consumer_spending   28

Highest Median Household Income on Record?
Income data released by the U.S. Census Bureau today show that 2017 median household income was the highest on record at $61,372.

But is it really?

By simply looking at median household income from previous years, one could infer that because it surpasses the median income for 2007 ($59,534 in 2017 dollars) and 1999 ($60,062 in 2017 dollars).
america  consumer_spending  gallup  income_inequality  economy 
september 2018 by JohnDrake
Poorer Americans buckling as U.S. economy booms
The top 40 percent of earners usually drive U.S. consumption growth. But 2016-2017 was the first two-year span in at least two decades that the bottom 60 percent accounted for the majority, and that appeared to continue in the first quarter of 2018.
reuters  economics  america  consumer_spending  wages  planning_dfi  economy 
august 2018 by JohnDrake
Hasta la vista, employment - The Globe and Mail
The Globe and Mail
Published Saturday, May. 02 2015

Next week, right on time, will see the publication of Rise of the Robots: Technology and the Threat of a Jobless Future, by the Silicon Valley software guru Martin Ford. It doesn’t mention Mr. Rifkin, but it argues that new, even smarter technology is now impinging on the medical and educational work forces.

Our era “will be defined by a fundamental shift in the relationship between workers and machines,” Mr. Ford writes. “That shift will ultimately challenge one of our most basic assumptions about technology: That machines are tools that increase the productivity of workers. Instead, machines themselves are turning into workers, and the line between the capability of labour and capital is blurring as never before.” As a result, he concludes in a déjà vu-inducing passage, “the virtuous feedback loop between productivity, rising wages and increasing consumer spending will collapse.”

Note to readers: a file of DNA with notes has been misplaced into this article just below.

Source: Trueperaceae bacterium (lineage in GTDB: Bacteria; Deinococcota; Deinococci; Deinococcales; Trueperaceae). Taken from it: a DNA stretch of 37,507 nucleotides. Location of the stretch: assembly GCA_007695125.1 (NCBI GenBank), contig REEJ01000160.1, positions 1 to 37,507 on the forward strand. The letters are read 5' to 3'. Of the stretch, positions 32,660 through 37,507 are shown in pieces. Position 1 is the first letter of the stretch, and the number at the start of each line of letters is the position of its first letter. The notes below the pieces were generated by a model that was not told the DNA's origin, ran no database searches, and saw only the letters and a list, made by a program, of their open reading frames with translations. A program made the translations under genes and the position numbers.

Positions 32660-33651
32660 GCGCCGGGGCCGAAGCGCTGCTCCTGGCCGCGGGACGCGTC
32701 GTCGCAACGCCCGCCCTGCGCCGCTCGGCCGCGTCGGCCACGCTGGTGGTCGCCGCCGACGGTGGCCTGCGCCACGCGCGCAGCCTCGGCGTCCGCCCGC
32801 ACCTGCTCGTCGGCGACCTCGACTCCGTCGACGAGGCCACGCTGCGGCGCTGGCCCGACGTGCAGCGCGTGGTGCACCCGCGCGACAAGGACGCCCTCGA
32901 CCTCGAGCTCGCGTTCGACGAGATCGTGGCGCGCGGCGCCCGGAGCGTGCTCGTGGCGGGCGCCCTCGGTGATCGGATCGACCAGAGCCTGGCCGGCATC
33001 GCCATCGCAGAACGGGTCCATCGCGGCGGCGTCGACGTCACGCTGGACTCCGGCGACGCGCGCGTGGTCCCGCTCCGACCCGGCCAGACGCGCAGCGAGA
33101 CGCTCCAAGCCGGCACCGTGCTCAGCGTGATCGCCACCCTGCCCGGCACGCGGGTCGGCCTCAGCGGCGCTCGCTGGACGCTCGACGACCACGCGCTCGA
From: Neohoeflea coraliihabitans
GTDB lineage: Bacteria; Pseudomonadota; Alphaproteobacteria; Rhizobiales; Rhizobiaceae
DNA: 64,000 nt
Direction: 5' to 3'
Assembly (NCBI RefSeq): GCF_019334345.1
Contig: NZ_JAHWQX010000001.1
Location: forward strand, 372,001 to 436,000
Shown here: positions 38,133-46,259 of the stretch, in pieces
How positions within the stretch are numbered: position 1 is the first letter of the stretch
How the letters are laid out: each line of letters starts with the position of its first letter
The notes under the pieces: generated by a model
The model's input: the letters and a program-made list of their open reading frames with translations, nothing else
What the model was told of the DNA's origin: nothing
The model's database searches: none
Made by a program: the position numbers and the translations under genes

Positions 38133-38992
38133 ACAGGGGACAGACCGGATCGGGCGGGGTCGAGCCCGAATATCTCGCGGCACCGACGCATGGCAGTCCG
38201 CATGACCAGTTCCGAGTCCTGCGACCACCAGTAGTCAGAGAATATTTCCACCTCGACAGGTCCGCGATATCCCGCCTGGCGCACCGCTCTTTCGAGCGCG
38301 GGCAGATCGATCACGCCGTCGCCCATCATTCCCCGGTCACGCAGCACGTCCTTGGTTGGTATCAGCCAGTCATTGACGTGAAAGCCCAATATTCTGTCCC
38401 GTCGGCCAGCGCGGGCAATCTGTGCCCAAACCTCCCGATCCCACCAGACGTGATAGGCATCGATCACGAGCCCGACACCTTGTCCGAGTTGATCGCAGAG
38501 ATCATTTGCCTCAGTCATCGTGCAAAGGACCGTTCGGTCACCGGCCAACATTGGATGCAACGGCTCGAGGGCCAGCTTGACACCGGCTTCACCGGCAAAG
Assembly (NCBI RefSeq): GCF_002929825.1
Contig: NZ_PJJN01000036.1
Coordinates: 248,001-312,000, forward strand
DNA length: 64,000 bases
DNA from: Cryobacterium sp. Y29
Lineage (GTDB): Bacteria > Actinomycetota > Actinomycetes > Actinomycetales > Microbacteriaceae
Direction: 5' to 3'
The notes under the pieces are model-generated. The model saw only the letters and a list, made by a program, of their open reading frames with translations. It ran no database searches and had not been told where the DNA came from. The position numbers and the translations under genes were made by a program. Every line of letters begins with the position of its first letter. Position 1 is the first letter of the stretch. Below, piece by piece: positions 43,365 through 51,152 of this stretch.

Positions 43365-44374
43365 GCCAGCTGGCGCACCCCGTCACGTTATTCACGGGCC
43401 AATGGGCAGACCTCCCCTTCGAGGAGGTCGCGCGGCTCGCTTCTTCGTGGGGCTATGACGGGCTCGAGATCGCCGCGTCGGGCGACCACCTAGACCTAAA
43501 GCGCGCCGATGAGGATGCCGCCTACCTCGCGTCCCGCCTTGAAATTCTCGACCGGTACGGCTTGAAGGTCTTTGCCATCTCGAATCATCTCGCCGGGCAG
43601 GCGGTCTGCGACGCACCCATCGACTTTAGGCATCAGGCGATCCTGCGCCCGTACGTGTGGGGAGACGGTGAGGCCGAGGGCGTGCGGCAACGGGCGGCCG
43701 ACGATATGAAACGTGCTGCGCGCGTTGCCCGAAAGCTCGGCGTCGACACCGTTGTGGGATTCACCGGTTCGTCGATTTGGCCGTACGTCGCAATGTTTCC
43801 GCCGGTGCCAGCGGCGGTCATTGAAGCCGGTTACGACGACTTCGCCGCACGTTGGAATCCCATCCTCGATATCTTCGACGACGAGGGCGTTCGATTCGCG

Doug_Saunders  unemployment  middle_class  productivity  consumer_spending  books  joblessness  automation  robotics  artificial_intelligence 
may 2015 by jerryking
Books Bought By Big Picture Readers (February 2012)
Click to enlarge:

I always find it interesting to see which books TBP readers are buying.

In addition to throwing off minor referral revenue, the Amazon embed code lets me track every click from these links — how many people look at the page, how many books gt collectively purchased.

Its anonymous — I don’t know who bought what — but there’s lots of data on the various books generated.

These were the most popular TBP books for February:

A Gift to My Children: A Father’s Lessons for Life and Investing (Jim Rogers)

Abnormal Returns: Winning Strategies from the Frontlines of the Investment Blogosphere (Tadas Viskanta)

Backstage Wall Street: An Insider’s Guide to Knowing Who to Trust, Who to Run From, and How to Maximize Your Investments (Joshua Brown)

The Behavior Gap: Simple Ways to Stop Doing Dumb Things with Money (Carl Richards)

The Most Important Thing: Uncommon Sense for the Thoughtful Investor (Howard Marks)

Bailout Nation (Barry Ritholtz)

This Time Is Different: Eight Centuries of Financial Folly (Carmen M. Reinhart)

Traders, Guns and Money: Knowns and unknowns in the dazzling world of derivatives Revised edition (Satyajit Das)

When to Sell: Inside Strategies for Stock-Market Profits (Justin Mamis)

Thinking, Fast and Slow (Daniel Kahneman)
Consumer_Spending  from google
march 2012 by takshimada
NFIB Correlation: Retail Sales & Unemployment Rate
The National Federation of Independent Business (NFIB) released its monthly Small Business Economic Trends report this morning.